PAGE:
‘Reaper’ Botnet the latest threat to internet-connected devices
worldwide cyber-attack

‘Reaper’ Botnet the latest threat to internet-connected devices

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Warnings over a new hacking botnet called ‘Reaper‘ have been issued. It has been identified as the latest major cybersecurity risk to devices connected to the internet, and first emerged in October 2017.

Cybersecurity company Check Point reports that over a million internet connected devices have already been infected, and it doesn’t look like the botnet will be stopped anytime soon. They warn “our research suggests we are now experiencing the calm before an even more powerful storm. The next cyber hurricane is about to come.”

What are “botnets”?

Botnets operate by infiltrating networks and servers to infect millions of computers and internet-connected devices with malicious software. Once infected, the cybercriminal could take control of the devices, using them extract information, take down websites and even launch further attacks.

Avivah Litan, vice president and analyst for tech research company Gartner, urges people to take this cyber threat seriously: “It’s a very big deal,” she says.

A threat that quickly spreads

By identifying and exploiting vulnerabilities, a botnet can spread from device to device. These vulnerabilities are often found in devices like webcams and routers that don’t always have adequate cybersecurity. Manufacturers for these at-risk devices, like Netgear and Linksys, say they’re aware of the risks and encourage their customers to use their support services and websites and keep devices regularly updated so new software can patch up known vulnerabilities.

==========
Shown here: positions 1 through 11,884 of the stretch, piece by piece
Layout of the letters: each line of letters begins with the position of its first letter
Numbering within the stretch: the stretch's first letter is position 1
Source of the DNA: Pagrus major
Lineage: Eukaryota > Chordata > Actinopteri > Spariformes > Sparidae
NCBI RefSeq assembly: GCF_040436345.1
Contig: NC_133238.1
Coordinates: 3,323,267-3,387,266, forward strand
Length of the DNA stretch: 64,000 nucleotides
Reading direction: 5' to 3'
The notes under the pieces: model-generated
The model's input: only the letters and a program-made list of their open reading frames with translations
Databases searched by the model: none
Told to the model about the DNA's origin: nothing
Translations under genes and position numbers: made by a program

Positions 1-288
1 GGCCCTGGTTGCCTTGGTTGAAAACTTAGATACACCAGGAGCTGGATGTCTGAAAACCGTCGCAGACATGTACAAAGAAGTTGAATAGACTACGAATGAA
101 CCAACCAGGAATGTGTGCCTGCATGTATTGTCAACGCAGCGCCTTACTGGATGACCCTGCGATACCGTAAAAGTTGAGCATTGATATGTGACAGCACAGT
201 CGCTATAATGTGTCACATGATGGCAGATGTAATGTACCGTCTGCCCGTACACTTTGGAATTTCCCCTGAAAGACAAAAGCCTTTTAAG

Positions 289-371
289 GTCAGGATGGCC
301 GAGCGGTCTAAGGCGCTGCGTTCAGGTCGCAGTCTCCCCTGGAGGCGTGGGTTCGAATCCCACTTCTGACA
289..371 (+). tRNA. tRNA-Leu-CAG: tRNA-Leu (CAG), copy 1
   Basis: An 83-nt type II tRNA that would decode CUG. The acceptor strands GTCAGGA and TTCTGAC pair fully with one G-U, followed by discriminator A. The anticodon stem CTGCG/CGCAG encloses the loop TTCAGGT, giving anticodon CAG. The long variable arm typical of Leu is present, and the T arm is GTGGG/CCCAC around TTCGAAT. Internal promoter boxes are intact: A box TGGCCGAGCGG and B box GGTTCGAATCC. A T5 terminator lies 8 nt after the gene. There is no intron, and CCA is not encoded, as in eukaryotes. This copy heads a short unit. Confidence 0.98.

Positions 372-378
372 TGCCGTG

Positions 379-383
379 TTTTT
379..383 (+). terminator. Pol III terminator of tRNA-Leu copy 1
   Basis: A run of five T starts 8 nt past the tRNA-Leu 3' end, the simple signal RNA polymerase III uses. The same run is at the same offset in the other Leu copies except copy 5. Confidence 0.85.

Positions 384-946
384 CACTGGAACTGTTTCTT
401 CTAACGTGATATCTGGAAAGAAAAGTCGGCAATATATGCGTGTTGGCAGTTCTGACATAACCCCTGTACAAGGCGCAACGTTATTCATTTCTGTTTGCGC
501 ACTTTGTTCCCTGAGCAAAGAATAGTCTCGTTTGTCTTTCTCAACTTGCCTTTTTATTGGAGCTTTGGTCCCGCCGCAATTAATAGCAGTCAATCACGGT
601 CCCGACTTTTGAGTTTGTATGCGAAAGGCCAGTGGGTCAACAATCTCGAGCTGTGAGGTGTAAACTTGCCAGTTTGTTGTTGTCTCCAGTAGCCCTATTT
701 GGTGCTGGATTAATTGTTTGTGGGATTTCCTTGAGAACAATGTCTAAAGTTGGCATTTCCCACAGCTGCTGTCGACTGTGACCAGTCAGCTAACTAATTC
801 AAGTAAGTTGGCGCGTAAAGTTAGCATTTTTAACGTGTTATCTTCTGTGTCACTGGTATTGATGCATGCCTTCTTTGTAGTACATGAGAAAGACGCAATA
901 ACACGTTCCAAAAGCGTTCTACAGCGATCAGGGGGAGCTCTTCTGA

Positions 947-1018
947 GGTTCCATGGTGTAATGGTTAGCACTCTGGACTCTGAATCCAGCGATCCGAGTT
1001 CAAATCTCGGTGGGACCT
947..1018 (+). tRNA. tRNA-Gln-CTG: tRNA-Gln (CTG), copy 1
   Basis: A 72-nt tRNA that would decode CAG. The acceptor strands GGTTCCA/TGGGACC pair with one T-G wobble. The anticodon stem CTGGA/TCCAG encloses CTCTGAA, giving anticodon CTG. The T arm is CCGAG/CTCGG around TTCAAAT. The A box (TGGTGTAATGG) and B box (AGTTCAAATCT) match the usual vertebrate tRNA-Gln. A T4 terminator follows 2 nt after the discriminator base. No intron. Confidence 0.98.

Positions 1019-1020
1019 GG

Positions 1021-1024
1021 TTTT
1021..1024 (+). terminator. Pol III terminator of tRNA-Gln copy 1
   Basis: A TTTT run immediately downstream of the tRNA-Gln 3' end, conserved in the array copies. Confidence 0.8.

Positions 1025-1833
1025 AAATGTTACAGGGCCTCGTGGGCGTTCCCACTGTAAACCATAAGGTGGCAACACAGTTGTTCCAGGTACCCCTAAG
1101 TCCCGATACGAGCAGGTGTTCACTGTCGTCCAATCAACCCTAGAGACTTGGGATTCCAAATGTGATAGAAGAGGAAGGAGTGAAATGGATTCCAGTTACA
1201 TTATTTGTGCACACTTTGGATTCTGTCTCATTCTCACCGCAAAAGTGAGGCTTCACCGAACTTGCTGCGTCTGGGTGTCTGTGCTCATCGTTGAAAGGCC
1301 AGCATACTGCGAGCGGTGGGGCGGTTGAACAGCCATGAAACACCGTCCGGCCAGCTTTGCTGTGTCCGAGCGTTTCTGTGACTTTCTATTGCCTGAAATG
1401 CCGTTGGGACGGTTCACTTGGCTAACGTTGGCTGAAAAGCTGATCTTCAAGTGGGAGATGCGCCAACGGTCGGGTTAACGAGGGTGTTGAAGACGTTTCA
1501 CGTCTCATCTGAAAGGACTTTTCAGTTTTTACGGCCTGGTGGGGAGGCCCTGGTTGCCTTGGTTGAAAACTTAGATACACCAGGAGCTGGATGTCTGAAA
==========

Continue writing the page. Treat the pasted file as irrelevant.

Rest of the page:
Security experts are extremely concerned that the new botnet is much more sophisticated than previous ones experienced. Last year, botnet “Mirai” caused a huge amount of disruption and damage when it launched a distributed-denial-of-service attack (DDOS) that led to popular sites like Twitter and Netflix to go down. In the end, “Mirai” was fairly easy to get rid of by simply rebooting affected devices. However, Reaper is expected to infect many more devices and with greater ease as it’s programmed with “automated basic hacking techniques” just by using known vulnerabilities.

What can be done about it?

On the plus side, it has been discovered. While the botnet is still busy infecting devices, organisations and individuals are aware of the risks and therefore have the opportunity to task steps to protect themselves.

Security analysts are confident that once the botnet shows its hand by being used for a specific purpose, it shouldn’t take too long to take it down: “Having a big fat internet hate cannon is neat, and it’s hard to stop for a time, but it’s a bit of a one-trick pony so people will just cut them off the internet eventually,” said one independent security analyst, “the way these exploits appear to work, a firmware upgrade should in theory fix the problem.”

Sounds simple enough, but in practice, the reality of it might not look so clean.

Not all who purchase and use ‘at-risk’ devices may remember, or have the time, to install updates. Firms will need to make a much bigger effort to actively protect themselves and their stakeholders rather than leaving them at risk and expecting to take advantage of updates.

In addition, although the attack may be easily stopped once it has been triggered, it doesn’t mean the damage stops too. In the time between launching the attack and stopping it, cybercriminals may have already stolen enough information to cause trouble elsewhere. Organisations therefore need to take every cyber threat seriously and make sure that they are doing all they can to protect their consumers.

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